Ugandan Human Rights Commission & GANHRI

Stop Whitewashing Torture & Abductions!

From Monday 6 November until Wednesday 8 November the Global Assocation of National Human Rights Institutions (GANHRI) will gather in Copenhagen, Denmark.

GANHRI supplies UHRC and many other non-functional African human rights organisations with “A-status”, while at the same time it removed Russia as a member. Again this confirms that white people have more human rights than black people.

This double standards on Human Rights has to stop!

The National Unity Platform will demonstrate against this Whitewashing of Ugandan Torture & Abductions by GANHRI & UHRC. Below it is explained why the UHRC does not comply with the so-called Paris principles.

  1. In 2021, author Kakwenza suffered an arrest, prolonged isolation, and brutal torture at the hands of Muhoozi Kainerugaba, the son of Ugandan dictator Museveni. Shockingly, annual reports have remained conspicuously silent on this issue. An initial UHRC tweet describing ‘scars and injuries’ was mysteriously removed, casting doubts on the independence of the commission.
  2. Regrettably, several well-documented cases of torture, such as those of Samuel Masereka, Ziggy Wine, Muhammad Ssegirinya, Robert Kyagulanyi, and countless others, are noticeably absent from the annual UHRC reports.
  3. A report from the NUP outlining 18 cases of disappeared opposition members has been unjustly labeled as ‘questionable’ by the UHRC without providing any substantiated evidence.
  4. The infamous ‘November massacre,’ in which security forces allegedly killed over 54 unarmed civilians following the arrest of presidential candidate Kyagulanyi, remains unexamined in any of the annual UHRC reports.
  5. Shockingly, torture techniques in Uganda, including beatings with iron bars, whippings, burnings with hot flat irons, (anal) rape, genital torture, waterboarding, nail pulling, and flesh removal with pliers, have gone unaddressed by the UHRC.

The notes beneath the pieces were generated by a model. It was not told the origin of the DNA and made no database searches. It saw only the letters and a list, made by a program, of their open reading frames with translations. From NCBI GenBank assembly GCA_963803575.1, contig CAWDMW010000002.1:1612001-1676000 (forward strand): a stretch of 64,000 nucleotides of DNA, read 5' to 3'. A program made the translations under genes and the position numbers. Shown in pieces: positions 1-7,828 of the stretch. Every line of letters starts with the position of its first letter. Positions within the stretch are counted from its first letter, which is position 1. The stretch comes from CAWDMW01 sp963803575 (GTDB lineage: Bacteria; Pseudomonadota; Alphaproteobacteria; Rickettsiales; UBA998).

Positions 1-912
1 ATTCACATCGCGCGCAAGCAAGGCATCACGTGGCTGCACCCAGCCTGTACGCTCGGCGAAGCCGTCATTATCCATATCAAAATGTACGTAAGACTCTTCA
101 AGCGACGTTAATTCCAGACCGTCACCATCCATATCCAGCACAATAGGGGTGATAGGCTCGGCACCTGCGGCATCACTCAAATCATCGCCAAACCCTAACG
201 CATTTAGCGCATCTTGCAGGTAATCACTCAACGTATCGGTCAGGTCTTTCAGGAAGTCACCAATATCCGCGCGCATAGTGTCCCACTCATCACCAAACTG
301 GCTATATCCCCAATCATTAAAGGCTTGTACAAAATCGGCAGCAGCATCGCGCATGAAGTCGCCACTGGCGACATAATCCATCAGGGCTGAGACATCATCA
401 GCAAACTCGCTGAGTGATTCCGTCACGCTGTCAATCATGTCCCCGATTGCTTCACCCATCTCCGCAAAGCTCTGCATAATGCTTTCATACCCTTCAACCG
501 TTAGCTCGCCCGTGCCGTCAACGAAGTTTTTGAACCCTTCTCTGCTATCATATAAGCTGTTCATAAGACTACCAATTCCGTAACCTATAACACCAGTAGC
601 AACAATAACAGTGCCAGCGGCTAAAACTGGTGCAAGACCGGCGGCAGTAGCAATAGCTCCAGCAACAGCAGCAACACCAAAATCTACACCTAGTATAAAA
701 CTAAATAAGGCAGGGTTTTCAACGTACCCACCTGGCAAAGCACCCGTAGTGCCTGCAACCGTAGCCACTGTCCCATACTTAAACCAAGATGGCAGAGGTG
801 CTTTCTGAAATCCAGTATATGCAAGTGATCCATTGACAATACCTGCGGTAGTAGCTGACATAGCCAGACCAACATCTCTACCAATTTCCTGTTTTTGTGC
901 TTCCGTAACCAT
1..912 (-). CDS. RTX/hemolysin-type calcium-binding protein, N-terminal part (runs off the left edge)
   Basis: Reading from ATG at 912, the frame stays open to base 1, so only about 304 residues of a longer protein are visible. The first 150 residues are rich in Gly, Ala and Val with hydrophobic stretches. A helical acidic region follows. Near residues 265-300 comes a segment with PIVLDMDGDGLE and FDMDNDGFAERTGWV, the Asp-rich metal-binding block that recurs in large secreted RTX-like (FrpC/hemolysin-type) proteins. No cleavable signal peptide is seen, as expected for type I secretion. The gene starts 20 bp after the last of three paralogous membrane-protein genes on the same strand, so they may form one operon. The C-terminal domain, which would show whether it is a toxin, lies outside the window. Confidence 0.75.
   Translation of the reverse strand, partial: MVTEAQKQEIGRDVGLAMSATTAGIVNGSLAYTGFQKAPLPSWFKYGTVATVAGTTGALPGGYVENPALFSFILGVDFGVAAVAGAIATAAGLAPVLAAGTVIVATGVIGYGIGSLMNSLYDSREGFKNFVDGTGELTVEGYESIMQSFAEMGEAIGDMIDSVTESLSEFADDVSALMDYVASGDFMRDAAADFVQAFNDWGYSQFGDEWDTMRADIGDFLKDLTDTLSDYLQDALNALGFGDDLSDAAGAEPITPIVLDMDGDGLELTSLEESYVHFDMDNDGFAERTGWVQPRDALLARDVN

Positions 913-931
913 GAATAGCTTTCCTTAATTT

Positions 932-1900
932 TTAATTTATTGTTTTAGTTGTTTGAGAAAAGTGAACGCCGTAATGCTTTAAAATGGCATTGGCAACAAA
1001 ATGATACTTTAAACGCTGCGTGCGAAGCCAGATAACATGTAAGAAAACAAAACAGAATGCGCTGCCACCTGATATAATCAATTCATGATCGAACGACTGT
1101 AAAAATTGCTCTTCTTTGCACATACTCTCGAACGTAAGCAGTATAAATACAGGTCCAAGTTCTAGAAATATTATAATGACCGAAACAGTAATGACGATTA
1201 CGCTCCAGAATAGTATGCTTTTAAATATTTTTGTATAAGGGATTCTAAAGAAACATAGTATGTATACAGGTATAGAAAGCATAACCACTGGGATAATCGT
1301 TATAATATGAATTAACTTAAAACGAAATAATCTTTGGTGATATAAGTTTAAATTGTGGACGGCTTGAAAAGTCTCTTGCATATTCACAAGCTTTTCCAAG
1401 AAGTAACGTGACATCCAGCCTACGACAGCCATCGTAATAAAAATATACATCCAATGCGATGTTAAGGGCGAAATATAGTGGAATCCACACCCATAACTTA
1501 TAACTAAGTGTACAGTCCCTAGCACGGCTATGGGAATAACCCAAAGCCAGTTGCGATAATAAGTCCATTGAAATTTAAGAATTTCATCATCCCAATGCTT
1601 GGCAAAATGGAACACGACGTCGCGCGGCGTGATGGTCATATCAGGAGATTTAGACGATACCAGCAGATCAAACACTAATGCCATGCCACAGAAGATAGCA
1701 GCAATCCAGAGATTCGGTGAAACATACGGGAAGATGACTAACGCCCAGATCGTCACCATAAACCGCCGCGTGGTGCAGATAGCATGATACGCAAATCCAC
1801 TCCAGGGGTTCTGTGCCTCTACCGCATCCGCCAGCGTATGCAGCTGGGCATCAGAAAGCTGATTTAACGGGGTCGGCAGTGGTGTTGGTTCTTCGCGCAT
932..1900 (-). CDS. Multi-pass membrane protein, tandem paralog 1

6. Despite the UHRC’s stated mandate that suspects should be brought to court within 48 hours, it’s deeply concerning that hundreds of opposition supporters have been held incommunicado in ungazetted prisons, with no accountability.
  7. Alarming statements from the UHRC chairlady suggest a desire to amend torture laws like the “Prevention and Prohibition of Torture Act” to allow security forces greater leeway in protecting themselves.
  8. Equally concerning is the revelation that some commission members have been observed carrying firearms to their meetings, further undermining the commission’s perceived impartiality.
  9. Disturbingly, the selection of UHRC members appears to prioritize loyalty to the regime over a track record in civil society or human rights. Instances of members like Simeo Nsubuga, a supporter of Muhoozi Kainerugaba, threatening opposition leaders, and Jackline Atuhaire’s involvement in a murder case, raise serious questions.
  10. The troubling case of peaceful activist Nana Mwafrika, who was arrested along with her 14- and 2-year-old children when she sought to protest Kakwenza’s abduction at the UHRC, underscores the dismissive stance taken by the commission toward valid complaints.